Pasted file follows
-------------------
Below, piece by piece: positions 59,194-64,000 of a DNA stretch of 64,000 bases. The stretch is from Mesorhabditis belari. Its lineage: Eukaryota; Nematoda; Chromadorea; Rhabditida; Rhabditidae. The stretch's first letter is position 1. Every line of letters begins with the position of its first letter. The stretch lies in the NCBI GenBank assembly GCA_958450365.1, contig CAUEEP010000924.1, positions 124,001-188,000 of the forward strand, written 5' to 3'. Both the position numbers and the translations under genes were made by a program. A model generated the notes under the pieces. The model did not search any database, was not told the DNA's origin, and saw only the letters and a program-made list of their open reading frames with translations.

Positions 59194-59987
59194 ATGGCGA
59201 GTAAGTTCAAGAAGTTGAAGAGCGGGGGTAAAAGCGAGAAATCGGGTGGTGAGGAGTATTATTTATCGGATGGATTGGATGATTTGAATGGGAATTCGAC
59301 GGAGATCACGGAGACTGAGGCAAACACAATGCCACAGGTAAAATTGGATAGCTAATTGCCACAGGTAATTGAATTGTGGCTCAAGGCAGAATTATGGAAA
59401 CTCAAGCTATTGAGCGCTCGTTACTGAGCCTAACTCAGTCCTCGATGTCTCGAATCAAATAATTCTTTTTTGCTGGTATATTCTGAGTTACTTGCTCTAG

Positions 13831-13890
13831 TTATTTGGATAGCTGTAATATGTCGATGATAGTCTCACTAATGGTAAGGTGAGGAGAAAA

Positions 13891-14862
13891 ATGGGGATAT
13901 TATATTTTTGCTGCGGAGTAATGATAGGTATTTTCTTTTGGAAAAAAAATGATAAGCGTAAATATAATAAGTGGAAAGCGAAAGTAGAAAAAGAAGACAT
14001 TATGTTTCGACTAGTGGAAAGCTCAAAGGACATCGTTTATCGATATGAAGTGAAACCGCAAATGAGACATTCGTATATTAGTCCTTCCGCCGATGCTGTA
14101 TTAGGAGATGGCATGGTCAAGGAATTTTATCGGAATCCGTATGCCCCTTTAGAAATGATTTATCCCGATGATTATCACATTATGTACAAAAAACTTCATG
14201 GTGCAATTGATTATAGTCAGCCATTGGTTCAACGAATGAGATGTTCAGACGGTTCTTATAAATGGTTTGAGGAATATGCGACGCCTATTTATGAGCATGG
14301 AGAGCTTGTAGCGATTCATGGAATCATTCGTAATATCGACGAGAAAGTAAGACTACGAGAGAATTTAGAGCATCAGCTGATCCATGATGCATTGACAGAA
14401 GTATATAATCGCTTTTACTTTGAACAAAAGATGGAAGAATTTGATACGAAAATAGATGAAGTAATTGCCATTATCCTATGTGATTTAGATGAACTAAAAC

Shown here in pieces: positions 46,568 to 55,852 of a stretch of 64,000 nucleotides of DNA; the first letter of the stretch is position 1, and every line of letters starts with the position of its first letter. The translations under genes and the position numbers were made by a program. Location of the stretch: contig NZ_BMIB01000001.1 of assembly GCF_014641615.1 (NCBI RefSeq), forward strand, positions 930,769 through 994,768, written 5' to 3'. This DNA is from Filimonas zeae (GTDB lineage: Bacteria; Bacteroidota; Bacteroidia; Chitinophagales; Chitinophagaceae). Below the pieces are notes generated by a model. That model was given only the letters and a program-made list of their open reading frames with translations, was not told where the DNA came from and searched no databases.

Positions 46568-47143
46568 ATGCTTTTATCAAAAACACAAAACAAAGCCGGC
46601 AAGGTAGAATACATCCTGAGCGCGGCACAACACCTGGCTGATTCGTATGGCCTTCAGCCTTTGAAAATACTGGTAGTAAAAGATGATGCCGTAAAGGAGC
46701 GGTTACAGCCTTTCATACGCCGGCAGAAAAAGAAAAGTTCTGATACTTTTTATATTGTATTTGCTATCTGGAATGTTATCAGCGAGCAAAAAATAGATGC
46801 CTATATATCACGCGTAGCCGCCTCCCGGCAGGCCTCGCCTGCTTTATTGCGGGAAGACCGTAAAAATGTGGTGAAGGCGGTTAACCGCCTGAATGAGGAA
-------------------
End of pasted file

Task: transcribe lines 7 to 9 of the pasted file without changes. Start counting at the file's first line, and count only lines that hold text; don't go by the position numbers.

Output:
Positions 13831-13890
13831 TTATTTGGATAGCTGTAATATGTCGATGATAGTCTCACTAATGGTAAGGTGAGGAGAAAA

Positions 13891-14862